Until the 2014–15 Ebola virus outbreak, Kenema was the only hospital in the world to have a special ward dedicated to treating hemorrhagic fever viruses. Staff at the clinic – from the nurses to the ambulance drivers – are all Lassa survivors, which gives them immunity to the disease. The TSRI scientists have a long-term collaboration with Kenema as part of a research program run by Tulane University that provided them with antibodies from survivors of Lassa fever. These antibodies could inactivate the virus, and they provided lifesaving protection to animal models. These were the kinds of antibodies researchers are hoping to elicit with a future Lassa virus vaccine.

    In 2009, Hastie got to visit Kenema on a trip with Ollmann Saphire.

    “I had been working on the project for two years with very little success at that point,” Hastie said. “Going to West Africa showed me how important it was to keep going.”

    Like Ebola virus, Lassa fever starts with flu-like symptoms and can lead to debilitating vomiting, neurological problems and even hemorrhaging from the eyes, gums and nose. The disease is 50 to 70 percent fatal—and up to 90 percent fatal in pregnant women.

    “Studying Lassa is critically important. Hundreds of thousands of people are infected with the virus every year, and it is the viral hemorrhagic fever that most frequently comes to the United States and Europe,” said Ollmann Saphire. “Kate’s study needed to be done.”

    Tripod Shape Key to Future Vaccine Design

    By creating mutant versions of important parts of the molecule, Hastie engineered a version of the Lassa virus surface glycoprotein that didn’t fall apart. She then used this model glycoprotein as a sort of magnet to find antibodies in patient samples that could bind with the glycoprotein to neutralize the virus.

    With this latest study she solved the structure of the Lassa virus glycoprotein, bound to a neutralizing antibody from a human survivor.

    Her structure showed that the glycoprotein has two parts. She compared the shape to an ice cream cone and a scoop of ice cream. A subunit called GP2 forms the cone, and the GP1 subunit sits on top. They work together when they encounter a host cell. GP1 binds to a host cell receptor, and GP2 starts the fusion process to enter that cell.

    The new structure also showed a long structure hanging off the side of GP1—like a drip of melting ice cream running down the cone. This “drip” holds the two subunits together in their pre-fusion state.

    Zooming in even closer, Hastie discovered that three of the GP1-GP2 pairs come together like a tripod. This arrangement appears to be unique to Lassa virus. Other viruses, such as influenza and HIV, also have three-part proteins (called trimers) at this site, but their subunits come together to form a pole, not a tripod. The structure is also important because it can be used as a model to conquer related viruses throughout the Americas, Europe and Africa for which no equivalent structure yet exists.

    “It was great to see exactly how Lassa was different from other viruses,” said Hastie. “It was a tremendous relief to finally have the structure.”

    This tripod arrangement offers a path for vaccine design. The scientists found that 90 percent of the effective antibodies in Lassa patients targeted the spot where the three GP subunits came together. These antibodies locked the subunits together, preventing the virus from gearing up to enter a host cell.

    A future vaccine would likely have the greatest chance of success if it could trigger the body to produce antibodies to target the same site.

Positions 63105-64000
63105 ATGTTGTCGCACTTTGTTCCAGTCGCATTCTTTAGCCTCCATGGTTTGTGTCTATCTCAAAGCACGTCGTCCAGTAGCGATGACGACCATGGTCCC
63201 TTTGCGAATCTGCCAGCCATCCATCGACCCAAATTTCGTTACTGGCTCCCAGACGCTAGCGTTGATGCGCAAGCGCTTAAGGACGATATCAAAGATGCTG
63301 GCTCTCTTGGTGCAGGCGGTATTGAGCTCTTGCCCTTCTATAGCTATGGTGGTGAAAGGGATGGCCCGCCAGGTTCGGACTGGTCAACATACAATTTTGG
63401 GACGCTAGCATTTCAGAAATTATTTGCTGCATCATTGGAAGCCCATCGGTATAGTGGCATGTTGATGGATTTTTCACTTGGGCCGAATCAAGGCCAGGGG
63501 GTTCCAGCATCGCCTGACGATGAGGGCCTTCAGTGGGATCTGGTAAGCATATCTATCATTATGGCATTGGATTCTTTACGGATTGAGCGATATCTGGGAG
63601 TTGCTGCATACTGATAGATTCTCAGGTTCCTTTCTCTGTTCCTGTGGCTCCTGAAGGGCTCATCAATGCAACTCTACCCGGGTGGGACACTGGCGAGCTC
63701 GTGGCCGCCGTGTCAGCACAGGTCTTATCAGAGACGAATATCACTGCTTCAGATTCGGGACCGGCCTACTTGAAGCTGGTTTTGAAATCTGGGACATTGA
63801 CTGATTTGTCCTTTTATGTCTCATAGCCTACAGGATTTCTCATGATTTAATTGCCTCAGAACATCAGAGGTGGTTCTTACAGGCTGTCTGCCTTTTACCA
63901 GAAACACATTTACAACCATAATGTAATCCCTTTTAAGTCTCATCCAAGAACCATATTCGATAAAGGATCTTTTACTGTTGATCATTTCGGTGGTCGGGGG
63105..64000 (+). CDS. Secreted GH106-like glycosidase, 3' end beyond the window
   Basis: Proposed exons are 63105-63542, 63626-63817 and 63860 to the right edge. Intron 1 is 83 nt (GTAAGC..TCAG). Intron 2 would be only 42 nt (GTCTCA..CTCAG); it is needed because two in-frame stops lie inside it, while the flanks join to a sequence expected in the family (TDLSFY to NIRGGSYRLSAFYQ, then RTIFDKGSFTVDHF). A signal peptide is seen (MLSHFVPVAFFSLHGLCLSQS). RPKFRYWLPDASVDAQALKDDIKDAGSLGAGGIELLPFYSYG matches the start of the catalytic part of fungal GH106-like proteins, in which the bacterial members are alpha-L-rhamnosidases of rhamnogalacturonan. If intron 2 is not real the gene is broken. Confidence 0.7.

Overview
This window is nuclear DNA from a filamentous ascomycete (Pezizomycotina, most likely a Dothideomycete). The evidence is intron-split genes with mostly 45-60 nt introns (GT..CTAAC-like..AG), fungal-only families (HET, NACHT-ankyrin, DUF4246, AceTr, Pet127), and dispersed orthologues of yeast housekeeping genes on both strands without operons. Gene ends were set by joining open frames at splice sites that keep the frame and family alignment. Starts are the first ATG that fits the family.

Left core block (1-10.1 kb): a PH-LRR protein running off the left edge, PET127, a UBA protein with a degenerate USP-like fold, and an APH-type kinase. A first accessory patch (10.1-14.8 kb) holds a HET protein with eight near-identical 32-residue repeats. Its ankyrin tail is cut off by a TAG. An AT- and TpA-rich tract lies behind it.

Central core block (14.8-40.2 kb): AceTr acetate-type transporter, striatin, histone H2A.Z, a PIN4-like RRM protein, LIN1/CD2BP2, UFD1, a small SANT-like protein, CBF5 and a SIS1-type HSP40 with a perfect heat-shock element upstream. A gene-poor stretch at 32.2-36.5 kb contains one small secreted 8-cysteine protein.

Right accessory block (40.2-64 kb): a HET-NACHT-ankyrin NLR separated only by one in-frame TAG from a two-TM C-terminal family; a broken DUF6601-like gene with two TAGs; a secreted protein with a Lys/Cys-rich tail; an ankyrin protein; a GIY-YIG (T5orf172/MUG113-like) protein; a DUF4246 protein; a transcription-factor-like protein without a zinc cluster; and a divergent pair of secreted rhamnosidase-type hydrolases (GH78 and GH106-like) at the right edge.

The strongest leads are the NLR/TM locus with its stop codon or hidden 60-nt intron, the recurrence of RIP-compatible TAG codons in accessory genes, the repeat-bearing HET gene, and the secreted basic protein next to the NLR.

Ollmann Saphire explained that Hastie accomplished something unique in structural biology. “The research started from scratch with the native, wild-type viruses in patients in a remote clinic—and went all the way to developing a basis for vaccine design. And the work was done almost entirely by one woman.”

    Moving Forward with a Lassa Vaccine

    The next step is to test a vaccine that will prompt the immune system to target Lassa’s glycoprotein.

    As director of the Viral Hemorrhagic Fever Immunotherapeutic Consortium, Ollmann Saphire is already coordinating with her partners at Tulane and Kenema to bring a vaccine to patients.

    The Coalition for Epidemic Preparedness Innovations, an international collaboration that includes the Wellcome Trust and the World Health Organization as partners, has recently named a vaccine for Lassa virus as one of its three top priorities. “The community is keenly interested in making a Lassa vaccine, and we think we have the best template to do that,” said Ollmann Saphire.

    She added that with Hastie’s techniques for solving arenavirus structures, researchers can now get a closer look at other hemorrhagic fever viruses, which cause death, neurological diseases and even birth defects around the world.

    Ollmann Saphire added that beamlines such as 12-2 at SSRL, which provided the X-ray beam used to finally determine the Lassa virus glycoprotein structure, along with its recent detector upgrades, are essential for ongoing advances in structural biology.

    “This research highlights the power of crystallographic techniques that rely on advanced synchrotron facilities to combat the most challenging biological problems. The support of the DOE’s Office of Science Biological and Environmental Research, the National Institutes of Health and private institutions such as TSRI enables us to make these resources available to the wider biomedical community,” Cohen said.

    In addition to Ollmann Saphire and Hastie, the following authors contributed: Michelle A. Zandonatti of TSRI; James E. Robinson and Robert F. Garry of Tulane University; Lara M. Kleinfelter and Kartik Chandran of the Albert Einstein College of Medicine; and Megan L. Heinrich, Megan M. Rowland and Luis M. Branco of Zalgen Labs.